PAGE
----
A year ago this month, my father died of lung cancer. He was a non-smoker, did not consume alcohol, and lived a healthy lifestyle. From the time he was diagnosed to the time of his passing, it was less than two and half months. Sadly, like my father, countless individuals are at an advanced stage of the disease at the time of diagnosis, ending up with little time.
Lung cancer is the leading cause of cancer-related death worldwide. Patients with lung cancer are often symptomless yet have poor prognosis. In contrast to advances in the screening of breast, prostate and colon cancer, progress with early detection of lung cancer is falling behind.
Update on lung cancer screening
Currently, there is no well-accepted routine for lung cancer screening. Lung cancer is diagnosed mainly by:
1. Chest X-ray: less effective at an early stage, and less costly.
2. Computed Tomography (CT): significantly more sensitive than chest X-ray for identifying lung cancer when it’s small and asymptomatic; however, it’s expansive, and not feasible for large population screening. Due to its sensitivity, of course, abnormalities revealed by CT scan are not all cancerous.
Other tests and promising methods include (but are not limited to):
1. Sputum cytology: used to check mucus brought up from the lungs by coughing;
2. Biopsy for area(s) of abnormality: effective though risky;
3. Lung cancer biomarkers: Although numerous biomarkers for lung cancer have been studied, their specificity and sensitivity are disappointing clinically.
4. Auto-fluorescence bronchoscopy: used to help detect mucosal changes of early lesions that may appear subtle on normal bronchoscopy;
5. Molecular screening for transformation of bronchial epithelial cells.
Advances in lung cancer screening are still underway. Despite the problems with various tests, early detection can be a life-saving decision, particularly for people at higher risks.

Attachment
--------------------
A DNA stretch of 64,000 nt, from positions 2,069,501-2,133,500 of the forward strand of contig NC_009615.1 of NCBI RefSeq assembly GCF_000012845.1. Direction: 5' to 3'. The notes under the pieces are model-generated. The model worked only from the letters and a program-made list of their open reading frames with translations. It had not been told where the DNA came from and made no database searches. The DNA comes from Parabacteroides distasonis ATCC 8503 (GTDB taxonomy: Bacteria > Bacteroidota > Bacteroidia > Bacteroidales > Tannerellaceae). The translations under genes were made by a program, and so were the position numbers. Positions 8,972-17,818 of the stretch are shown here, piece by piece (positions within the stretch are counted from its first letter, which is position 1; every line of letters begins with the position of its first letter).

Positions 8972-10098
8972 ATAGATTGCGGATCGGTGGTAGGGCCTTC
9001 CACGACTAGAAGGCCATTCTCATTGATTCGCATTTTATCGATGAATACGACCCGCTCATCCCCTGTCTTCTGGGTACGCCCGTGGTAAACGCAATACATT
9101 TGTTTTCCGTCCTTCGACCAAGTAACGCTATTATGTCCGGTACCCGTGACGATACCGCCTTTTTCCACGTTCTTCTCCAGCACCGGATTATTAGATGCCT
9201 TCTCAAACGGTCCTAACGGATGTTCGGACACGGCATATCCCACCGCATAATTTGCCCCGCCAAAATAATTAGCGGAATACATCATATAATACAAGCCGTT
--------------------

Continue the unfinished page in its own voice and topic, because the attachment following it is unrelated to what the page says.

Lung cancer risk factors include:
- Cigarette/tobacco smoking (a major risk factor)
- passive smoking
- family or personal history of lung cancer
- lung diseases (e.g. pulmonary tuberculosis, chronic obstructive pulmonary disease, pulmonary fibrosis)
- radon exposure
- asbestos exposure
- environmental pollution
- certain occupational exposures (e.g. arsenic, chromium, nickel, soot, and tar)
- age over 65 years old
Who’s at the highest risk?
Although not everybody who has ever smoked should be over concerned with early detection, individuals with combined risk factors should certainly be encouraged to be proactive. These could include: former or current smokers who actually have incurred damage from their smoking, individuals who have prior history of cancer (even cured), patients who have any lung disease or have been exposed to asbestos or have family history of cancer. These folks are at increased risk for the development of lung cancer. The risk from air pollution is higher for all smokers. Furthermore, given an equal amount of tobacco exposure, women are at higher risk for developing lung cancer than men.
A dose of wisdom
Early detection of cancer is like the timely discovery of a weak yet critical part of a machine. Just as, for instance, your car benefits from fixing the problem early, so does your body.
To learn more information about Lung cancer, check out this booklet:
What do you need to know about lung cancer?